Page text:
Dr Saunders: If EPICURE II is published in a peer-reviewed journal, then I think it becomes part of the body evidence that one must consider in coming to conclusions about the viability of neonates at the threshold of life. We have quite serious reservations about the first EPICURE study for two reasons. Firstly, we believe that it was a lowest common denominator study that averages survival rates across a whole range of different units, from centres of excellence to regional hospitals; and, secondly, because we believe that EPICURE is not just now providing evidence about neonatal survival but has actually taken the position of a guideline in the sense, as was reported in the Sunday Times last week, that some neonatologists are simply not "trying hard enough" for babies at the threshold because they believe that they will not survive. We think that along with EPICURE, we need to take into account the best studies from centres of excellence. One of the ones that has been quoted this week and is in our own evidence is Hoekstra's study from Minneapolis which showed survival rates for 22 weeks, 23 weeks and 24 weeks.[1]

  Q252 Chairman: I am not getting into that. I am trying to establish principally how you actually assess your evidence. That is all I am trying to do at the moment. How does the fpa assess their evidence? The point I am trying to get at is: how do we get a level playing field for this committee to decide on the evidence? It is important that we get your views on this.

  Anne Weyman: The whole rationale behind fpa's work is the provision of information, particularly to the public, which is based on the best evidence that is available. That is on a whole range of topics: contraception, sexually-transmitted infections, abortion, pregnancy choices and the different routes women can take if they have an unintended pregnancy, and on planning of pregnancy. There is a whole range of areas. It is a complex task to assess the evidence. Obviously we work from published studies. We also work very much with professionals who have great expertise in the field. We have expert advisers whom we consult when we are looking at evidence and putting forward information. Obviously we want to go for the most reliable scientific evidence, the peer-reviewed studies. Sometimes you have to look at other information because you do not have a full range of information from the peer-reviewed studies. That is the way that the professional bodies also work when they produce guidance for professional practice. You have a hierarchy and you have to assess the quality of that evidence for any statements that you going to make and any views that you are going to form.

  Q253  Dr Harris: I think what our inquiry is going to do is not recommend how people should vote on changing the law. What we are going to try to do is say what we think the evidence says in so far as the science, although there will be other factors—feminism and the sanctity of life—which other people will use to trump that sometimes, perhaps frequently. That is why we are concentrating on the science side of this. In so far as the science is concerned, just to follow up what Mr Willis was saying, Dr Saunders, if you were trying to judge the science of where viability was and EPICURE II was published in a peer-reviewed journal and it suggested that viability was still 24 weeks, if I can use that shorthand, would you give that more credence in any way in your view on the narrow question of where viability is, not where the upper time limit should be, than an unpublished, un-peer-reviewed case study from one hospital, like that you have cited from the Sunday Times? Would you accept that there is a difference in quality there for that narrow question?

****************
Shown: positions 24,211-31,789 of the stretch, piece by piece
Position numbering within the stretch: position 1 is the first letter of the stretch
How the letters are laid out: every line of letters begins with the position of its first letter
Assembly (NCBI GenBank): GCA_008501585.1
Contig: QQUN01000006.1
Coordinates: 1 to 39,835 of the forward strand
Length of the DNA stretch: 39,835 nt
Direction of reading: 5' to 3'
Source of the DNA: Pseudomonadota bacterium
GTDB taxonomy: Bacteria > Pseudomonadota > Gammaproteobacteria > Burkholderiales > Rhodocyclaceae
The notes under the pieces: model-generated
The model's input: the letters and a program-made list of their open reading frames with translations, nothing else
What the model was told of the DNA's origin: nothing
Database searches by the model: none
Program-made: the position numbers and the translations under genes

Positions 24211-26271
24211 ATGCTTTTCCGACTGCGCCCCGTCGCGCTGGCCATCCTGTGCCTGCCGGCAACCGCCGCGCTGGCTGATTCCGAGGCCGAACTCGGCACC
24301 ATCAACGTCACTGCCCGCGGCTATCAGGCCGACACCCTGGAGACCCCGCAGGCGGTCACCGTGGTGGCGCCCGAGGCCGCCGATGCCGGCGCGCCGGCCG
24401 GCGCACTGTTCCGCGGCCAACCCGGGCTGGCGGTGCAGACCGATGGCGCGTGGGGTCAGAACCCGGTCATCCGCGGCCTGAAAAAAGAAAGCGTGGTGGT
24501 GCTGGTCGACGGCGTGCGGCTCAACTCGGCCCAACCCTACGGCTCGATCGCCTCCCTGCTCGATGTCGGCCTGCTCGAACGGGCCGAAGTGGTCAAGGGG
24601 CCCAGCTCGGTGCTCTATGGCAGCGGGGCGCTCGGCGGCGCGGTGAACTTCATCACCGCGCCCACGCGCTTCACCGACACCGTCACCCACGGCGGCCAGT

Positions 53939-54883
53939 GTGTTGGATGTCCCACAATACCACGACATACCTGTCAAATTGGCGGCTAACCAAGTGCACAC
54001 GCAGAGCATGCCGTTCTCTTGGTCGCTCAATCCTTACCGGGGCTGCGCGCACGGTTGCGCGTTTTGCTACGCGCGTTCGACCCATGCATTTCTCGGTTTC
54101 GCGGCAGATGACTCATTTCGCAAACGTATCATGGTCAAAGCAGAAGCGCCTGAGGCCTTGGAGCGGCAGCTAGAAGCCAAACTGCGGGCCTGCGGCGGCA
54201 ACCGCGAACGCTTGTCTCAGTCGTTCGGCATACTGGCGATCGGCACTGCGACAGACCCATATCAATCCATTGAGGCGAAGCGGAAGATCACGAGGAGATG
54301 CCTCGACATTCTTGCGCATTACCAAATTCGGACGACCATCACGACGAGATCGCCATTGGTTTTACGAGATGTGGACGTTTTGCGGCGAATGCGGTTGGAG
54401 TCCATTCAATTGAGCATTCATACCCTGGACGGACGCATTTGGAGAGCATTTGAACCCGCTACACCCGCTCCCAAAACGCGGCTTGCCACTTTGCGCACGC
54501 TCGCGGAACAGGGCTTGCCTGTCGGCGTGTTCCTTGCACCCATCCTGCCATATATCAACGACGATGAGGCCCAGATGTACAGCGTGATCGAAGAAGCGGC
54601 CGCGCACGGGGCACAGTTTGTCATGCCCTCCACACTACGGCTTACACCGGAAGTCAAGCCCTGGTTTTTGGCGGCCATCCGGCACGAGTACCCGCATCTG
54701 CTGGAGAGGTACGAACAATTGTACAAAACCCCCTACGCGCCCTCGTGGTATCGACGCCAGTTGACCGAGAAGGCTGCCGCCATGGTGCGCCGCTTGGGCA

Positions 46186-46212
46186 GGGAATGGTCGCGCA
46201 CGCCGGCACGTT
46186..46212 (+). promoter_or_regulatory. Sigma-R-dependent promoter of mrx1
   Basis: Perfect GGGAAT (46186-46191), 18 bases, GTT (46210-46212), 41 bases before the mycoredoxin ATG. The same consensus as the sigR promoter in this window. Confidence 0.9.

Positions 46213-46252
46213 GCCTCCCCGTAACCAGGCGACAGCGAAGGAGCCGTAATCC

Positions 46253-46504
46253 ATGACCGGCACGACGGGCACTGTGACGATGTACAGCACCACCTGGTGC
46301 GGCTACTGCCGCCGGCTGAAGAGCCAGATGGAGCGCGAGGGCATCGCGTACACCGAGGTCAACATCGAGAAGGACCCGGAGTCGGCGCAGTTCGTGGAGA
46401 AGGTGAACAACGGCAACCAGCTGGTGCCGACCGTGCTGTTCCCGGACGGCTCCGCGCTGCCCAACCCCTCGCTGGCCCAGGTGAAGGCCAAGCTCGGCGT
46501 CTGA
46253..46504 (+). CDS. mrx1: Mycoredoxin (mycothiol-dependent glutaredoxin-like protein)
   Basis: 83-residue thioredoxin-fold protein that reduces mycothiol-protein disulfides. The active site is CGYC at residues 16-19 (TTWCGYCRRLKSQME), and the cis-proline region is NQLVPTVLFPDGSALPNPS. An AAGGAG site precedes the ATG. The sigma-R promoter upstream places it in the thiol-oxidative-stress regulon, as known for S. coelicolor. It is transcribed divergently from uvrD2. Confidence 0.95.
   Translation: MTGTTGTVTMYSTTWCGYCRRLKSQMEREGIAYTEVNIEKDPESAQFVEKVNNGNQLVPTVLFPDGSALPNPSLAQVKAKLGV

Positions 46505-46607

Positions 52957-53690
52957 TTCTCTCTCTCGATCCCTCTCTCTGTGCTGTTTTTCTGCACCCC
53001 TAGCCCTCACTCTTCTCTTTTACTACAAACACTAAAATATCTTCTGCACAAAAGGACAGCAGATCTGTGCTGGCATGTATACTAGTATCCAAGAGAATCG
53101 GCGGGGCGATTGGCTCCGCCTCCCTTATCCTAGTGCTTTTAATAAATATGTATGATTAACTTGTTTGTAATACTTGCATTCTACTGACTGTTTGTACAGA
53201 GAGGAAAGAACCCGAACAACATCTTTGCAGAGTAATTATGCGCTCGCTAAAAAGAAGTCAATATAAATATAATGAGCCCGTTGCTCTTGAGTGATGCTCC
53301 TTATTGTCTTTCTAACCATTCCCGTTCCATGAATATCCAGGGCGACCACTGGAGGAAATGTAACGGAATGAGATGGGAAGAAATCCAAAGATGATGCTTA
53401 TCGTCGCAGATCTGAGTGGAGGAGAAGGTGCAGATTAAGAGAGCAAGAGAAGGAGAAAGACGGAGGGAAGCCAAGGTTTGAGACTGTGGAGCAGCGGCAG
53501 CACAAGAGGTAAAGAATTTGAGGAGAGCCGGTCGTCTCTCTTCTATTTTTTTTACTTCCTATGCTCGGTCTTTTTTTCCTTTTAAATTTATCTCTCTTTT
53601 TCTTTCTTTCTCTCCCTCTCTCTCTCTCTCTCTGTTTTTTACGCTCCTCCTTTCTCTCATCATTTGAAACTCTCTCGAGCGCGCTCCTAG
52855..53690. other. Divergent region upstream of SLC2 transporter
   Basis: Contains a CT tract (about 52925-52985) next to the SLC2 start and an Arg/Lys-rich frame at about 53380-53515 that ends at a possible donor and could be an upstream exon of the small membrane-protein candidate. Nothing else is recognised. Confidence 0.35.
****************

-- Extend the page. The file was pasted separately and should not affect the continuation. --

Dr Saunders: EPICURE I has been published in a peer-reviewed journal; EPICURE II has not. The study referred to on Monday was presented at a scientific meeting and gave figures for University College Hospital London. However, there are a number of other peer-reviewed studies from centres of excellence around the world.

  Q254  Dr Harris: I am talking about this country. I should have made that clear. I will put the question again. For this country, for where viability is for women in this country, in the narrow question of viability, talking theoretically now since you have taken me down EPICURE I, if there was a peer-reviewed published study that said 24 weeks was still the case and that was across the country multi-centre, would you give that greater weight than an individual non-peer-reviewed, non-journal published report from one hospital, whether that is more or less?

  Dr Saunders: I think that there is a much bigger body of evidence than you are implying. I think that any doctor coming to a conclusion—Could I finish, please?

  Q255  Dr Harris: I would love you to finish but I would really love you to answer my question, which is not asking you to look at the evidence. I am asking you a theoretical question. I am not asking you to search the world or your mind for other studies. I am just asking: if there was a peer-reviewed study that was national, that was published, would you give that greater weight than an unpublished, non-peer-reviewed report from a single hospital on the narrow question of viability? I have asked this three times now.